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Open AccessArticle

Exploring Changes in Activity Patterns in Individuals with Chronic Pain

1
Facultad de Psicología, Universidad de Málaga, Instituto de Investigación Biomédica de Málaga, Andalucía Tech, 29071 Málaga, Spain
2
Área de Psicología, Facultad de Ciencias de la Salud, Universidad Isabel I, 09003 Burgos, Spain
3
Department Biostatistics and Health Informatics, Institute of Psychiatry, Psychology & Neuroscience (IoPPN), King’s College London, London WC2R 2LS, UK
4
Department of Clinical Psychological Science, Faculty of Psychology and Neuroscience, Maastricht University, 6229 ER Maastricht, The Netherlands
*
Author to whom correspondence should be addressed.
Int. J. Environ. Res. Public Health 2020, 17(10), 3560; https://doi.org/10.3390/ijerph17103560
Received: 25 March 2020 / Revised: 12 May 2020 / Accepted: 18 May 2020 / Published: 19 May 2020
(This article belongs to the Special Issue Chronic Pain and Headache)
This longitudinal study explored whether activity patterns change over time in a sample of 56 individuals with chronic musculoskeletal pain over a 15-day period. Once a day, the participants recorded their level of pain intensity and the degree to which they had engaged in several specific activity patterns. Linear mixed models with random coefficients were used to investigate the rate of change in the activity patterns. Age, sex, pain intensity, and pain duration were controlled. The results show that excessive persistence was the only self-reported activity pattern to show a linear change over the 15-day period. There was a decrease in excessive persistence, and this decrease was slower with higher levels of activity avoidance. However, no significant association was found between sex, age, pain intensity, and pain duration and excessive persistence at baseline or change over time. At baseline, a positive association was found between excessive persistence and pain avoidance, pain-related persistence, and pacing to reduce pain, and a negative association was found between excessive persistence and pacing to save energy for valued activities. This result suggests a profile characterized by alternate periods of high and low activity that, in this study, were unrelated to longitudinal changes in pain intensity. View Full-Text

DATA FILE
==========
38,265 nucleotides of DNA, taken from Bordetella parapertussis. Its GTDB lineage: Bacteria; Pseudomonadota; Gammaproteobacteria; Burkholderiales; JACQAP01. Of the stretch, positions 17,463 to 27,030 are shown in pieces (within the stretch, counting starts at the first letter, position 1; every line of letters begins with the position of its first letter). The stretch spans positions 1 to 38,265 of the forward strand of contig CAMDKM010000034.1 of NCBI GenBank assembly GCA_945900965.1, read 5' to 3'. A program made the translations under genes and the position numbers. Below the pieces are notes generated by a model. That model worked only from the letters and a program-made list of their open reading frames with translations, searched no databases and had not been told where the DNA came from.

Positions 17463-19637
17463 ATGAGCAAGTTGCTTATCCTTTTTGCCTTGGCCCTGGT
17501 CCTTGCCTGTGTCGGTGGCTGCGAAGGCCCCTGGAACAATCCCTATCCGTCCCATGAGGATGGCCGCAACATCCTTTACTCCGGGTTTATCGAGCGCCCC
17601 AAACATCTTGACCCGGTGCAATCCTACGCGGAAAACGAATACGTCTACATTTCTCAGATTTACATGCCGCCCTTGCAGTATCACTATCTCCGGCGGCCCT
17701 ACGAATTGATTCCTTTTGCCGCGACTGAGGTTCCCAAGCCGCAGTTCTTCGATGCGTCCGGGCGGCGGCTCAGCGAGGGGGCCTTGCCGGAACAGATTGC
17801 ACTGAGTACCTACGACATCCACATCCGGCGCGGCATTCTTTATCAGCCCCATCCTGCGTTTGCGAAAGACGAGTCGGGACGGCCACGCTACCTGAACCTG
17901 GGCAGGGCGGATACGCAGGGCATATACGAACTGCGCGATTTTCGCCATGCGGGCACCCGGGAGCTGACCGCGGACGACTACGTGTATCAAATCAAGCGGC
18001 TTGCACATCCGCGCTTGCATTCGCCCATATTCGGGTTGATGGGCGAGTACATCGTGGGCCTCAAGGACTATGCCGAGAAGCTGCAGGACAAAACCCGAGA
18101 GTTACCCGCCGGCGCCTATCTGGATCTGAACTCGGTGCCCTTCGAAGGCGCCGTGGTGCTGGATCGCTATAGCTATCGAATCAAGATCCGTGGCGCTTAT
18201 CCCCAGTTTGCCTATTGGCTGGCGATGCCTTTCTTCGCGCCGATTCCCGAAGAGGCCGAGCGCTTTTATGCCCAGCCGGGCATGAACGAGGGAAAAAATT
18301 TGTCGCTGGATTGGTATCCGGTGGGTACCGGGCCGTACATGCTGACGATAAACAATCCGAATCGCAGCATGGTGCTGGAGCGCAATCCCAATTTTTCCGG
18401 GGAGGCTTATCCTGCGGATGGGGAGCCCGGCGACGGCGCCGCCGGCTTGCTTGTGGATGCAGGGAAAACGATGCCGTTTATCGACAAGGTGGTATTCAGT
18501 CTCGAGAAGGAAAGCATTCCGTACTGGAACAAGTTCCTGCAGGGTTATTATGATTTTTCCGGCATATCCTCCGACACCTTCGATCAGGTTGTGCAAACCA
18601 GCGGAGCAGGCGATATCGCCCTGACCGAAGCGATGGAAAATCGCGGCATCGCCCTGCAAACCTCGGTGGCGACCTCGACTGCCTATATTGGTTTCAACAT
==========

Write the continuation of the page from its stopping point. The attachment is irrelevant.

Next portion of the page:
Keywords: chronic pain; activity patterns; avoidance; persistence; pacing chronic pain; activity patterns; avoidance; persistence; pacing
MDPI and ACS Style

Serrano-Ibáñez, E.R.; Bendayan, R.; Ramírez-Maestre, C.; López-Martínez, A.E.; Ruíz-Párraga, G.T.; Peters, M.; Esteve, R. Exploring Changes in Activity Patterns in Individuals with Chronic Pain. Int. J. Environ. Res. Public Health 2020, 17, 3560. https://doi.org/10.3390/ijerph17103560

AMA Style

Serrano-Ibáñez ER, Bendayan R, Ramírez-Maestre C, López-Martínez AE, Ruíz-Párraga GT, Peters M, Esteve R. Exploring Changes in Activity Patterns in Individuals with Chronic Pain. International Journal of Environmental Research and Public Health. 2020; 17(10):3560. https://doi.org/10.3390/ijerph17103560

Chicago/Turabian Style

Serrano-Ibáñez, Elena R.; Bendayan, Rebecca; Ramírez-Maestre, Carmen; López-Martínez, Alicia E.; Ruíz-Párraga, Gema T.; Peters, Madelon; Esteve, Rosa. 2020. "Exploring Changes in Activity Patterns in Individuals with Chronic Pain" Int. J. Environ. Res. Public Health 17, no. 10: 3560. https://doi.org/10.3390/ijerph17103560

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